Systemic therapy pairs well with family counseling, enabling identifying dysfunctional patterns of communication and various behaviors between family members. Family members work with their therapist to recognize issues and develop healthier responses, roles, interactions, and overall dynamics.
7. Narrative Therapy
We all have a story we tell ourselves about who we are. We derive meaning from our stories, as they shape and influence how we see and react to the world around us. The narratives we create impact decisions we make and influence our ability to maintain and enjoy satisfying, meaningful experiences. Narrative therapy helps patients become the expert in their own lives. Narrative therapy counselors work with the patient to create alternate stories. Doing so helps create a nonjudgmental story that aligns more with reality.
8. Creative Therapy
The creative therapy approach incorporates various art mediums to help improve mood, behavior, and other aspects of one’s wellbeing. Creative therapy often pairs well with other forms of therapy, including CBT, to provide optimal results.
Music and art therapy, for instance, promote benefits including:
- Increases in positive feelings
- Reduction in stress and anxiety
- Promotes healing
- Creates a positive self-image
- Encourages self-expression
ABA Therapy and Art Therapy
When therapists pair ABA therapy with art therapy, children with autism experience tremendous benefits. Through art and ABA therapy, therapists can work closely with children to form bonds and promote communication. During sessions, children learn to replace undesirable behaviors with preferred behaviors using strategies they learn during this creative outlet.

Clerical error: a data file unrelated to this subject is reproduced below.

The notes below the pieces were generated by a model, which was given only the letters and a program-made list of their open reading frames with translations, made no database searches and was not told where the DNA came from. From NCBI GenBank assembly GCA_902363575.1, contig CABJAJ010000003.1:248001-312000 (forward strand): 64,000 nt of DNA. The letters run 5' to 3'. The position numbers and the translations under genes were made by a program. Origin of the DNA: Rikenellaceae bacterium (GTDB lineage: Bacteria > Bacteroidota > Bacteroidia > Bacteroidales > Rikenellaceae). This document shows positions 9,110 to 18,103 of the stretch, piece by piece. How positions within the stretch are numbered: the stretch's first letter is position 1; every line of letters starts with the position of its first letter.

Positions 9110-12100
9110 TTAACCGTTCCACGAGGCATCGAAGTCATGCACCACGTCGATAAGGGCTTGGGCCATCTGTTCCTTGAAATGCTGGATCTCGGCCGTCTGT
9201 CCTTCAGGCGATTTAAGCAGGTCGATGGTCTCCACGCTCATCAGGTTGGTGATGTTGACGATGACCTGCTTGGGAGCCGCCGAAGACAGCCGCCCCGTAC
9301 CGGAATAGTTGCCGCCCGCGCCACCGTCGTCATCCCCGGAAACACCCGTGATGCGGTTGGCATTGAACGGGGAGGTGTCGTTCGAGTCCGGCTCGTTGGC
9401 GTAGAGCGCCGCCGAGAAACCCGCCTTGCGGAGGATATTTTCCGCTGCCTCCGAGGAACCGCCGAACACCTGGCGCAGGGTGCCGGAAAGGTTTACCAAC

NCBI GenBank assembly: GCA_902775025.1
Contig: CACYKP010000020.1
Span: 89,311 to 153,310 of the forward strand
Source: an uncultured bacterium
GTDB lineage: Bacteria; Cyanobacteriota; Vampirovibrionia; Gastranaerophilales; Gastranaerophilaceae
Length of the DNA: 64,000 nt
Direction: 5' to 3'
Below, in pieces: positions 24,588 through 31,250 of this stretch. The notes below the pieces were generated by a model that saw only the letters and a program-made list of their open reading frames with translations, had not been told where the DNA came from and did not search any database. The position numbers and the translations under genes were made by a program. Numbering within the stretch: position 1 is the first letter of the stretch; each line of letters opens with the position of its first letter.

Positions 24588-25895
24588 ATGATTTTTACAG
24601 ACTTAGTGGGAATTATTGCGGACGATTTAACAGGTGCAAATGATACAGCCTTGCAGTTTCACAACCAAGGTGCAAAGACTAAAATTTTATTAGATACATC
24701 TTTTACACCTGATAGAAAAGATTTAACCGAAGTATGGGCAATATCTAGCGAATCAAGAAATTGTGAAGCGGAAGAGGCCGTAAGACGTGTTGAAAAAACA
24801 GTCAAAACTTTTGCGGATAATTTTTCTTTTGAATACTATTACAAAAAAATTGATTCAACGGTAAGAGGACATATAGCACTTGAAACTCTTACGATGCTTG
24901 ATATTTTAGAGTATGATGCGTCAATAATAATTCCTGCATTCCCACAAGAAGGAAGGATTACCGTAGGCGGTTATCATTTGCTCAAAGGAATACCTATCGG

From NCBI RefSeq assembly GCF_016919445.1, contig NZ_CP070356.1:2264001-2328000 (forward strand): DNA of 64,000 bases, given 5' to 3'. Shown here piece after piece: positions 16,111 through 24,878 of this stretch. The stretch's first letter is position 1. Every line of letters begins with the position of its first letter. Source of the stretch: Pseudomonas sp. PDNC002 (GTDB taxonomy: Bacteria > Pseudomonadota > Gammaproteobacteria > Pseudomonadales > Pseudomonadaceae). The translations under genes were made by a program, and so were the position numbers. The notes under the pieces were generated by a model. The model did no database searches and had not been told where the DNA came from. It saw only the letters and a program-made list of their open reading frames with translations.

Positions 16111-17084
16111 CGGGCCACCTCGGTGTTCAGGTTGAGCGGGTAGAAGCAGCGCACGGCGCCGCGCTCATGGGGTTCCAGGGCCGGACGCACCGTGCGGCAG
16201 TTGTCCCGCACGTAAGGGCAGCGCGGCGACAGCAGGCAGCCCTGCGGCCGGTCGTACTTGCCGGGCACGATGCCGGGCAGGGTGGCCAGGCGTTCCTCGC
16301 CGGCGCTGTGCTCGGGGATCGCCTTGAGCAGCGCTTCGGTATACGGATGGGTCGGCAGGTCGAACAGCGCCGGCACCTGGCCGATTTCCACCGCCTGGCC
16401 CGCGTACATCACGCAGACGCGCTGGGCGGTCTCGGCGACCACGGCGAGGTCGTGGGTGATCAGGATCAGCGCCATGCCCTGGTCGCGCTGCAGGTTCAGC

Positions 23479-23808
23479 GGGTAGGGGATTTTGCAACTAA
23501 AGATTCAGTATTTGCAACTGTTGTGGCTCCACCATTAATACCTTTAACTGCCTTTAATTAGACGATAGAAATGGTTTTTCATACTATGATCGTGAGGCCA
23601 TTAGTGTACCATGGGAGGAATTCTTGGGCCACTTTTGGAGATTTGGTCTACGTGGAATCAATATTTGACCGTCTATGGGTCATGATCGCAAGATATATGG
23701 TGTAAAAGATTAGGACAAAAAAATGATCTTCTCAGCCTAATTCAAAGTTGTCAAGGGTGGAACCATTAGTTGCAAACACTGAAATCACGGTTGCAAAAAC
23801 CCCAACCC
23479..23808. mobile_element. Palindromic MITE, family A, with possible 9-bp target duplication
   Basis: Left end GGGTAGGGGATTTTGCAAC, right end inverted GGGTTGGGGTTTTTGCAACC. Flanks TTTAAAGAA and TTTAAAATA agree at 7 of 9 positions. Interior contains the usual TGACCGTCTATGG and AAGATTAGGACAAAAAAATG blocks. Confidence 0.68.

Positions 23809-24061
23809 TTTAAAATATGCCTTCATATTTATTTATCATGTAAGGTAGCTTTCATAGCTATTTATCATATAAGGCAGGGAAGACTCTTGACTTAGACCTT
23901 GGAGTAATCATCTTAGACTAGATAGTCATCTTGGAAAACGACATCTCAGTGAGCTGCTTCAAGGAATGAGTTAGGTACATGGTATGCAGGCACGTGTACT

Art therapy and its practices provide an antecedent-based intervention for children with autism. As with ABA therapy practices, ABI offers an evidence-based practice that stresses the importance of introducing stimulus changes before the undesirable situation occurs. Art within ABA therapy allows similar positive reinforcements in the form of the child selecting their favorite art activities during a session.
ABA therapy encourages family members to participate in art therapy and training to receive proper education and hands-on training. This opportunity allows families to incorporate art and ABA therapy at home and other natural environments.
9. Cognitive-Behavioral Therapy
Cognitive-behavioral therapy, or CBT, revolves around the assumption that combining cognitive and behavioral therapy approaches allow one to focus on how their thoughts and behaviors dictate their feelings in any particular situation. CBT focuses on individual learning to control their brain rather than allowing the brain to have control. In other words, how you think dramatically affects how you feel. If you can change your thoughts, you can begin to change your emotions.
Principles of CBT include:
- An easier understanding of behaviors by exposing their accurate functions
- Substituting new adaptive learning experiences for previous nonadaptive learning processes can be beneficial.
- Therapists should utilize a scientific approach to therapy by creating hypotheses about their patient’s cognitive and behavioral patterns.
- Intervene and observe outcomes
- Reframe original hypotheses when necessary
There are a variety of useful techniques and components a therapist may incorporate in CBT therapy, including:
- Social skills training
- Cognitive restructuring
- Problem-solving training
- Relaxation training
10. Dialectical Behavioral Therapy